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New genotype-phenotype correlations in a large European cohort of patients with sarcoglycanopathy

Lookup NU author(s): Professor Michela GuglieriORCiD, Professor Volker StraubORCiD, Dr Anna Sarkozy, Dr Jana Haberlova, Professor Giorgio TascaORCiD, Roberto Fernandez-Torron


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© The Author(s) (2020). Published by Oxford University Press on behalf of the Guarantors of Brain. All rights reserved.Sarcoglycanopathies comprise four subtypes of autosomal recessive limb-girdle muscular dystrophies (LGMDR3, LGMDR4, LGMDR5 and LGMDR6) that are caused, respectively, by mutations in the SGCA, SGCB, SGCG and SGCD genes. In 2016, several clinicians involved in the diagnosis, management and care of patients with LGMDR3-6 created a European Sarcoglycanopathy Consortium. The aim of the present study was to determine the clinical and genetic spectrum of a large cohort of patients with sarcoglycanopathy in Europe. This was an observational retrospective study. A total of 33 neuromuscular centres from 13 different European countries collected data of the genetically confirmed patients with sarcoglycanopathy followed-up at their centres. Demographic, genetic and clinical data were collected for this study. Data from 439 patients from 13 different countries were collected. Forty-three patients were not included in the analysis because of insufficient clinical information available. A total of 159 patients had a confirmed diagnosis of LGMDR3, 73 of LGMDR4, 157 of LGMDR5 and seven of LGMDR6. Patients with LGMDR3 had a later onset and slower progression of the disease. Cardiac involvement was most frequent in LGMDR4. Sixty per cent of LGMDR3 patients carried one of the following mutations, either in a homozygous or heterozygous state: c.229C4T, c.739G4A or c.850C4T. Similarly, the most common mutations in LMGDR5 patients were c.525delT or c.848G4A. In LGMDR4 patients the most frequent mutation was c.341C4T. We identified onset of symptoms before 10 years of age and residual protein expression lower than 30% as independent risk factors for losing ambulation before 18 years of age, in LGMDR3, LGMDR4 and LGMDR5 patients. This study reports clinical, genetic and protein data of a large European cohort of patients with sarcoglycanopathy. Improving our knowledge about these extremely rare autosomal recessive forms of LGMD was helped by a collaborative effort of neuromuscular centres across Europe. Our study provides important data on the genotype-phenotype correlation that is relevant for the design of natural history studies and upcoming interventional trials in sarcoglycanopathies.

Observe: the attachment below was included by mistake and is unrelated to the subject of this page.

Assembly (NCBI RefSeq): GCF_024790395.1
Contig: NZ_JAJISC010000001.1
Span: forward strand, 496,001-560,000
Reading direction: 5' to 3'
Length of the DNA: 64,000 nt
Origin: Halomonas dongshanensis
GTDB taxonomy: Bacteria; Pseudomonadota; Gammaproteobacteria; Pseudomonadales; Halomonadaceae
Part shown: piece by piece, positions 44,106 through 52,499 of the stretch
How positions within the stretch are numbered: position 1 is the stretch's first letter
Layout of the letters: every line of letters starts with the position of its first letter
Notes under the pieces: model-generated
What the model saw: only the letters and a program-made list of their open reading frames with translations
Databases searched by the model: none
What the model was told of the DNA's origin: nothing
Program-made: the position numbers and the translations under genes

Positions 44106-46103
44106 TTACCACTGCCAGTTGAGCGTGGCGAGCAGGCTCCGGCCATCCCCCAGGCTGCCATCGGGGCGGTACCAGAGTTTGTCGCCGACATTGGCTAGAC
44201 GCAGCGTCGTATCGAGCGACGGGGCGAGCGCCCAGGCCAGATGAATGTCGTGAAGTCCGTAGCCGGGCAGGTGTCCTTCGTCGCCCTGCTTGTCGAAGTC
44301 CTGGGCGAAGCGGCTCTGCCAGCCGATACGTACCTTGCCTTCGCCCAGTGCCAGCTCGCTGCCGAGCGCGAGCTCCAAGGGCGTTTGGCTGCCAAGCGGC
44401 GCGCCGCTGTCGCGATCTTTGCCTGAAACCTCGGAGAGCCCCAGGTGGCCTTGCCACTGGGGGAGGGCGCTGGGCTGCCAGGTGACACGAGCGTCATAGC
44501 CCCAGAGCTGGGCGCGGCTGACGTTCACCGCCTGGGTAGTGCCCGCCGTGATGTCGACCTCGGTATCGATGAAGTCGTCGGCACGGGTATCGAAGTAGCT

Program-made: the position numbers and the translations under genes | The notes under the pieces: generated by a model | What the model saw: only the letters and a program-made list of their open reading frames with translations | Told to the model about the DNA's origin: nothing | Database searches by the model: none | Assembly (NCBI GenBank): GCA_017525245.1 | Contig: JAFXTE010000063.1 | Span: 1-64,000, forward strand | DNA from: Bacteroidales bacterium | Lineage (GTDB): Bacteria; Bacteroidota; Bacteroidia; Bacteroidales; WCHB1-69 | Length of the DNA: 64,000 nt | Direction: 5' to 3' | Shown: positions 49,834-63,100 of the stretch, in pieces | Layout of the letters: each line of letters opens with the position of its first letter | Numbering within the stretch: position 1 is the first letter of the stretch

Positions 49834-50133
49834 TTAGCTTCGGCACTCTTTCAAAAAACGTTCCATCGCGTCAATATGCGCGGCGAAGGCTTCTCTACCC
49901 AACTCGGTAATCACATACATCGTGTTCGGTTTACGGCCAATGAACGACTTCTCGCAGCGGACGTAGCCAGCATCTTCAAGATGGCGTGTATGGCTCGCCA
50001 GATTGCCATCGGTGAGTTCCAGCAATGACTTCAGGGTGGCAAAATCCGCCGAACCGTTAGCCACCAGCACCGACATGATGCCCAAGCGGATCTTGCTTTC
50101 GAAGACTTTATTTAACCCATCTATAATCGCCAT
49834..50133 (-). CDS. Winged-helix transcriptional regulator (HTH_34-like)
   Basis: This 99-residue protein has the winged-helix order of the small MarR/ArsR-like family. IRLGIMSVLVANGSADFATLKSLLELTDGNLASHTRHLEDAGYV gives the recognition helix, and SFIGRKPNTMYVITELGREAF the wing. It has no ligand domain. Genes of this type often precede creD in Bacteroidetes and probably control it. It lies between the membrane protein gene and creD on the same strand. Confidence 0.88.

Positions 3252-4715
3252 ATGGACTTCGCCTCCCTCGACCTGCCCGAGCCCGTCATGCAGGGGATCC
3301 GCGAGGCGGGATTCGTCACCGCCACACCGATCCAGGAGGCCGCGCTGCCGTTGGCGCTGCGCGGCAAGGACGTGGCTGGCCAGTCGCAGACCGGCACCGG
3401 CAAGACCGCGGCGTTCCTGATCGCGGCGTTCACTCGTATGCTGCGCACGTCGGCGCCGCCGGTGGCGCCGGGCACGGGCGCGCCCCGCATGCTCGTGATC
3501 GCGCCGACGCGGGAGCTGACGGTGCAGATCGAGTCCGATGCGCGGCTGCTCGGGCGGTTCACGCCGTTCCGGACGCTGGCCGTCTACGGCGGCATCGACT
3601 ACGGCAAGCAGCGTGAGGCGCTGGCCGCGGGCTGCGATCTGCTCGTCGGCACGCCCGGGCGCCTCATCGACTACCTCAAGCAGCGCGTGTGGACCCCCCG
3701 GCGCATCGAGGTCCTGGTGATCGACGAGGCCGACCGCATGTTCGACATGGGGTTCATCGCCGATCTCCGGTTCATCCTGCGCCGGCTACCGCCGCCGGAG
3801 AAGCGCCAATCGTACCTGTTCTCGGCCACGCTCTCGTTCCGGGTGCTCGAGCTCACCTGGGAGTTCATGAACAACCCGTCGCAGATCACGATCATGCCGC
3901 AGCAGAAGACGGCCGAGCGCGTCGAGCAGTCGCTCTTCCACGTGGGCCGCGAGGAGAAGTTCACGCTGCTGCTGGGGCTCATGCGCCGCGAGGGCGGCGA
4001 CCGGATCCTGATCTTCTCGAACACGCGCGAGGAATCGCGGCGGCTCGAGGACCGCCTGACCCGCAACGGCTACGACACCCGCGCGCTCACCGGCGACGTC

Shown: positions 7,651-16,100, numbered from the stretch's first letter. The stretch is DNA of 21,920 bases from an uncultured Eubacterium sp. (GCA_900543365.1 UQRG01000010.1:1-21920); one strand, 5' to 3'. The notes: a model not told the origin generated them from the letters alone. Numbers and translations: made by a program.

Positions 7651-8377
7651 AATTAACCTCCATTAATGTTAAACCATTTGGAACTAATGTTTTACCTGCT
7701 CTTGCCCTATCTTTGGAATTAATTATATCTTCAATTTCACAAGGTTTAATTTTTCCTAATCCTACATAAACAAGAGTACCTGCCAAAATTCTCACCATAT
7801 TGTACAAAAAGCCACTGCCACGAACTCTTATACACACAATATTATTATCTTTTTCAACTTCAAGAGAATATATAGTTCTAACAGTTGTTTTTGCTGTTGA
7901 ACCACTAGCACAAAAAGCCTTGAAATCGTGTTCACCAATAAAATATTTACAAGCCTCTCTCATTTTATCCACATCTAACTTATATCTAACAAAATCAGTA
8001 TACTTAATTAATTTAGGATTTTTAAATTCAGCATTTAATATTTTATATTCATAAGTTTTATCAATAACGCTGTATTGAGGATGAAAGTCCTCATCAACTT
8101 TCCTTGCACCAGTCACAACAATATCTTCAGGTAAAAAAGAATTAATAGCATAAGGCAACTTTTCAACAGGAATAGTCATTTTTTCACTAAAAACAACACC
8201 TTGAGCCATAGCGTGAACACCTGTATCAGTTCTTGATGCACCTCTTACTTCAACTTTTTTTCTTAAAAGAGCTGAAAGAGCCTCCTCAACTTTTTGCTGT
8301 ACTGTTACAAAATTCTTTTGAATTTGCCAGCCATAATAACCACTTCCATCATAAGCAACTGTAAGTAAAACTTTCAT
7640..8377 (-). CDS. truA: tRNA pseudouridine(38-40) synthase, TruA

Publication metadata

Author(s): Alonso-Perez J, Gonzalez-Quereda L, Bello L, Guglieri M, Straub V, Gallano P, Semplicini C, Pegoraro E, Zangaro V, Nascimento A, Ortez C, Comi GP, Dam LT, de Visser M, van der Kooi AJ, Garrido C, Santos M, Schara U, Gangfuss A, Lokken N, Storgaard JH, Vissing J, Schoser B, Dekomien G, Udd B, Palmio J, D'Amico A, Politano L, Nigro V, Bruno C, Panicucci C, Sarkozy A, Abdel-Mannan O, Alonso-Jimenez A, Claeys KG, Gomez-Andres D, Munell F, Costa-Comellas L, Haberlova J, Rohlenova M, Elke DV, de Bleecker JL, Dominguez-Gonzalez C, Tasca G, Weiss C, Deconinck N, Fernandez-Torron R, de Munain AL, Camacho-Salas A, Melegh B, Hadzsiev K, Leonardis L, Koritnik B, Garibaldi M, de Leon-Hernandez JC, Malfatti E, Fraga-Bau A, Richard I, Illa I, Diaz-Manera J

Publication type: Article

Publication status: Published

Journal: Brain

Year: 2020

Volume: 143

Issue: 9

Pages: 2696-2708

Print publication date: 01/09/2020

Online publication date: 01/09/2020

Acceptance date: 27/05/2020

ISSN (print): 0006-8950

ISSN (electronic): 1460-2156

Publisher: Oxford University Press


DOI: 10.1093/brain/awaa228

PubMed id: 32875335


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